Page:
1970 Ford Mustang Radiator
1970 Ford Mustang Radiator
1971 Ford Mustang Radiator
1972 Ford Mustang Radiator
1973 Ford Mustang Radiator
1974 Ford Mustang Radiator
1975 Ford Mustang Radiator
1976 Ford Mustang Radiator
1977 Ford Mustang Radiator
1978 Ford Mustang Radiator

1970s Ford Mustang

There was nothing Ford could do with its yearling but keep to plugging and hope the market might swing back Mustang's way. Predictably, the 1972 Ford Mustang didn't look very different, but there were plenty of changes underneath.

The most discouraging alterations occurred under the hood. First, stricter emissions standards dictated reduced compression for all engines to accommodate low-calorie 91-octane fuel. Second, Ford and other automakers now switched from quoting horsepower in SAE gross measure to the more realistic SAE net method -- which had the unhappy effect of making the actual power losses look even worse on paper.

With this, compression on the 250 six was dropped a full point (to 8.0:1), resulting in 95 net horsepower. A half-point drop (to 8.5:1) left the two-barrel 302 V-8 at 136 horsepower. Among 351s, the two-barrel unit claimed 168 net horsepower on looser 8.6:1 compression, while the four-barrel was down-rated from 280 to 275 horsepower (and no longer called "CJ").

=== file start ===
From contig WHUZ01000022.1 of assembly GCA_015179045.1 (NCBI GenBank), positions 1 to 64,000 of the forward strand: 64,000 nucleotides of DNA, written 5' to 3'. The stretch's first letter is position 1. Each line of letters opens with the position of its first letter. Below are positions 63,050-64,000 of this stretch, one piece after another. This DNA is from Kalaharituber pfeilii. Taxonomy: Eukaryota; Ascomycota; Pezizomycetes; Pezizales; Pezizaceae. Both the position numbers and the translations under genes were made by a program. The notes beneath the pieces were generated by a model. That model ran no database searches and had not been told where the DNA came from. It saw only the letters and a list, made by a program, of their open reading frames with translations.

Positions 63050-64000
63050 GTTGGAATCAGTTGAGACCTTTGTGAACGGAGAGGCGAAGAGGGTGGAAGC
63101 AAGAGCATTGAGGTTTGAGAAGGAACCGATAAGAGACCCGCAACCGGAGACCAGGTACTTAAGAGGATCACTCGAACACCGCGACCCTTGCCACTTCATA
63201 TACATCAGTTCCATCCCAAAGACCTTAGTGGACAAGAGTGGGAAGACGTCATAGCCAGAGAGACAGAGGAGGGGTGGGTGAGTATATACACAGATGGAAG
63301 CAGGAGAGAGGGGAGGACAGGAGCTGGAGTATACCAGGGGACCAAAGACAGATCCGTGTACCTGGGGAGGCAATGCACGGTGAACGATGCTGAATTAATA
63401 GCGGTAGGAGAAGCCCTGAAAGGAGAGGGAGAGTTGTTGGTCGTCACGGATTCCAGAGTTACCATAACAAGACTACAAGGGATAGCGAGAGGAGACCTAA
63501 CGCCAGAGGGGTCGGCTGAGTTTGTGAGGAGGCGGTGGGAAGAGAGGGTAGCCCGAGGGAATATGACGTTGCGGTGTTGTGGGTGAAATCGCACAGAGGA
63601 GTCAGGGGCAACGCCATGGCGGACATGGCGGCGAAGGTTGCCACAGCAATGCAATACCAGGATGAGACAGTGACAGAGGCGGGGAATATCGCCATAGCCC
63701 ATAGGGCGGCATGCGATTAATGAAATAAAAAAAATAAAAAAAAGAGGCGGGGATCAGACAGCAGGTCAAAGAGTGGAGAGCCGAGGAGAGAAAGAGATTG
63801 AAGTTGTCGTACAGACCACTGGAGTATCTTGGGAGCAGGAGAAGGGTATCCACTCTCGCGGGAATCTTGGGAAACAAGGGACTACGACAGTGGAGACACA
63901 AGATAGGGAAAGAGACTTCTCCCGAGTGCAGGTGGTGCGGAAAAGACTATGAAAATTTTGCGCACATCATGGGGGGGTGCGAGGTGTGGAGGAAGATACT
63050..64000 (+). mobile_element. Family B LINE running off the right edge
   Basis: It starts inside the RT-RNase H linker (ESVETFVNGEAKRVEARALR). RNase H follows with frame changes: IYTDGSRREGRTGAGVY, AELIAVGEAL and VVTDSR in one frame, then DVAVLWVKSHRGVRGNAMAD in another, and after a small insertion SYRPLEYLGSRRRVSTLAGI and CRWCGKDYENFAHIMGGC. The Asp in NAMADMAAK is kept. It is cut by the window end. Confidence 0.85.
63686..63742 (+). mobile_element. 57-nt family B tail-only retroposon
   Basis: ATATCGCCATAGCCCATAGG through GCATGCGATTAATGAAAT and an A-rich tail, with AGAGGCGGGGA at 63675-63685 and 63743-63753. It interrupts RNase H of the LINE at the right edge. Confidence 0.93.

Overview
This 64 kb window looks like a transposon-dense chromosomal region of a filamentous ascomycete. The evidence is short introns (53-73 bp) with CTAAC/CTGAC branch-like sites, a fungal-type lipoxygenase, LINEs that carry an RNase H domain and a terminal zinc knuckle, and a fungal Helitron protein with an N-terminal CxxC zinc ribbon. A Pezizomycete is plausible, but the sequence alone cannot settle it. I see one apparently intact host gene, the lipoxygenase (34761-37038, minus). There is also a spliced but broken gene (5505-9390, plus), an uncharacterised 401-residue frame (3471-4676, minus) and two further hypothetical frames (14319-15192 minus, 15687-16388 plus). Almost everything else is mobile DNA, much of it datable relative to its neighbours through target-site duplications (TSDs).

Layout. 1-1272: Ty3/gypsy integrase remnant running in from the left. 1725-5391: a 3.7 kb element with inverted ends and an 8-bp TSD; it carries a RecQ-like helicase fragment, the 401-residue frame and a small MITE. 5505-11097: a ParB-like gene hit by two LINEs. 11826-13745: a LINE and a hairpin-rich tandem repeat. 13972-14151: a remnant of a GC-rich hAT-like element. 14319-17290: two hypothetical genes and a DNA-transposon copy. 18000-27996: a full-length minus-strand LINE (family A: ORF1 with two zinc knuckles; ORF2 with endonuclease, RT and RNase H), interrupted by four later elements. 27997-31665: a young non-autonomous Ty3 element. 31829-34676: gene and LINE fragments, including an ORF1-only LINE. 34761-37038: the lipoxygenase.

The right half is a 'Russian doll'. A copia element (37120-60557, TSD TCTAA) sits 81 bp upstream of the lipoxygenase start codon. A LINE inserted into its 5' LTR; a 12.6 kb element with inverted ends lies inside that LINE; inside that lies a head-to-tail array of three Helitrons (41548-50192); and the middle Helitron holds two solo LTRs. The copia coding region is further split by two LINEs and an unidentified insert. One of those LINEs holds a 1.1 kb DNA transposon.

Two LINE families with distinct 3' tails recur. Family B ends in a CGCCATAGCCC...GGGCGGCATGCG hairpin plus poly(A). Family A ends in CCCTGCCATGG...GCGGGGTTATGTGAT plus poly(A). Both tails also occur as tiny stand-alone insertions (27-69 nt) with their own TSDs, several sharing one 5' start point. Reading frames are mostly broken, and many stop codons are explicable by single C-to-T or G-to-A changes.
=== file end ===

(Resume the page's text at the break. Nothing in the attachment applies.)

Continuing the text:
Performance fans cried in their beer, but Ford made amends at midseason by reinstating an HO 351 option, albeit decompressed to 8.8:1 and 275 horsepower. As before, three-speed manual was the standard transmission for the six and two-barrel V-8s, with four-speed and Cruise-O-Matic optional. Four-speed was otherwise standard and Select-Shift automatic available -- except in California, where even stricter emissions levels mandated automatic with all V-8s. "California versions" would be another yearly burden for automakers in the Seventies.

A Final Fling
At least the HO had low enough exhaust emissions to be sold in the Golden State, "a feat many other manufacturers (Chevrolet with its 454s, for example) haven't been able to accomplish," as Car and Driver noted in March 1972. The magazine got an early drive in an HO fastback, and though the thrill factor was inevitably lower than with the short-lived Boss 351, there was still a certain magic at work.

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